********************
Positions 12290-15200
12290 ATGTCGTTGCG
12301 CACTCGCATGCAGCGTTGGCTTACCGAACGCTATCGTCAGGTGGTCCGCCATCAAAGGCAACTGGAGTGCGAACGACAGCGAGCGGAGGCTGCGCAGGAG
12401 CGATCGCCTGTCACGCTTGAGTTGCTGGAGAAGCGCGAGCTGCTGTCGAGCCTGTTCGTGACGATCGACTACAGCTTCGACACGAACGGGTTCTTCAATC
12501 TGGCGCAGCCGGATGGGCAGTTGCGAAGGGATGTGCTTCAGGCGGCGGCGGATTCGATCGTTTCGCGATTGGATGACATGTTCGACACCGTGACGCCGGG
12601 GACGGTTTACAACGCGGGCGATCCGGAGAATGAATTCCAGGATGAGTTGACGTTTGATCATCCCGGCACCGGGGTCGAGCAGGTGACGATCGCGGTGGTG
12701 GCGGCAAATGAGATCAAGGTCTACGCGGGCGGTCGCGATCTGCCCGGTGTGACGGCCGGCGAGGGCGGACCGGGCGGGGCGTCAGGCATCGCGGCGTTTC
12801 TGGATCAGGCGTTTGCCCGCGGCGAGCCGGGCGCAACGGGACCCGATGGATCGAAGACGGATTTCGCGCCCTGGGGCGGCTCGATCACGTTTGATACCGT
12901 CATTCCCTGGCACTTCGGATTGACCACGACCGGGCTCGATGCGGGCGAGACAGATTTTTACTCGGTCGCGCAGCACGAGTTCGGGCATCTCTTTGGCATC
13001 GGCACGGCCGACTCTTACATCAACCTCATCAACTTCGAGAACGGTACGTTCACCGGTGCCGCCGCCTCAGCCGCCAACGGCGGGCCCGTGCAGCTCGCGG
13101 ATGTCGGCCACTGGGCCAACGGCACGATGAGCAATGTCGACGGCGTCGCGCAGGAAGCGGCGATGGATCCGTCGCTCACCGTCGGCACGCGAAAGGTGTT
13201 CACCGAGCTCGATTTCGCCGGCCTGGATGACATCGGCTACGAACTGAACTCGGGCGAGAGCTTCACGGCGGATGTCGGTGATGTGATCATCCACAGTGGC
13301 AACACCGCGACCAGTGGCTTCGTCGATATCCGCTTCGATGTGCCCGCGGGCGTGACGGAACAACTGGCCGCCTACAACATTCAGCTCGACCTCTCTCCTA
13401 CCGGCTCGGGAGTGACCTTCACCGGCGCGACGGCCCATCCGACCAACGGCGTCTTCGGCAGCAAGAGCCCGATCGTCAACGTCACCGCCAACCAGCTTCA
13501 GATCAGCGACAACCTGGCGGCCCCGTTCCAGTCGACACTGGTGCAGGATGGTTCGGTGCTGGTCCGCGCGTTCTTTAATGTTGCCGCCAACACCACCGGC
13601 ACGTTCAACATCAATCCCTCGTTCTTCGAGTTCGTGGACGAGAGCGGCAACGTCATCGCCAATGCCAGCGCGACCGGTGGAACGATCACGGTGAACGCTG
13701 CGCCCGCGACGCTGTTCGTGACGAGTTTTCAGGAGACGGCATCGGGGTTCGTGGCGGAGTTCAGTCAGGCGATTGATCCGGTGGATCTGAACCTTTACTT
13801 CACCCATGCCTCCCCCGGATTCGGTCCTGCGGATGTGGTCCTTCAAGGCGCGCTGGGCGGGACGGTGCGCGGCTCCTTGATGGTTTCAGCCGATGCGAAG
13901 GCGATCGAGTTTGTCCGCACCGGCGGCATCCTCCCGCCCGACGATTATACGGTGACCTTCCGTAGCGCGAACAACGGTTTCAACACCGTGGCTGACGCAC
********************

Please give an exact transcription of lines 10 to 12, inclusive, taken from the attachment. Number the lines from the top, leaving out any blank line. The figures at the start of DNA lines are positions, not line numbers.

13001 GGCACGGCCGACTCTTACATCAACCTCATCAACTTCGAGAACGGTACGTTCACCGGTGCCGCCGCCTCAGCCGCCAACGGCGGGCCCGTGCAGCTCGCGG
13101 ATGTCGGCCACTGGGCCAACGGCACGATGAGCAATGTCGACGGCGTCGCGCAGGAAGCGGCGATGGATCCGTCGCTCACCGTCGGCACGCGAAAGGTGTT
13201 CACCGAGCTCGATTTCGCCGGCCTGGATGACATCGGCTACGAACTGAACTCGGGCGAGAGCTTCACGGCGGATGTCGGTGATGTGATCATCCACAGTGGC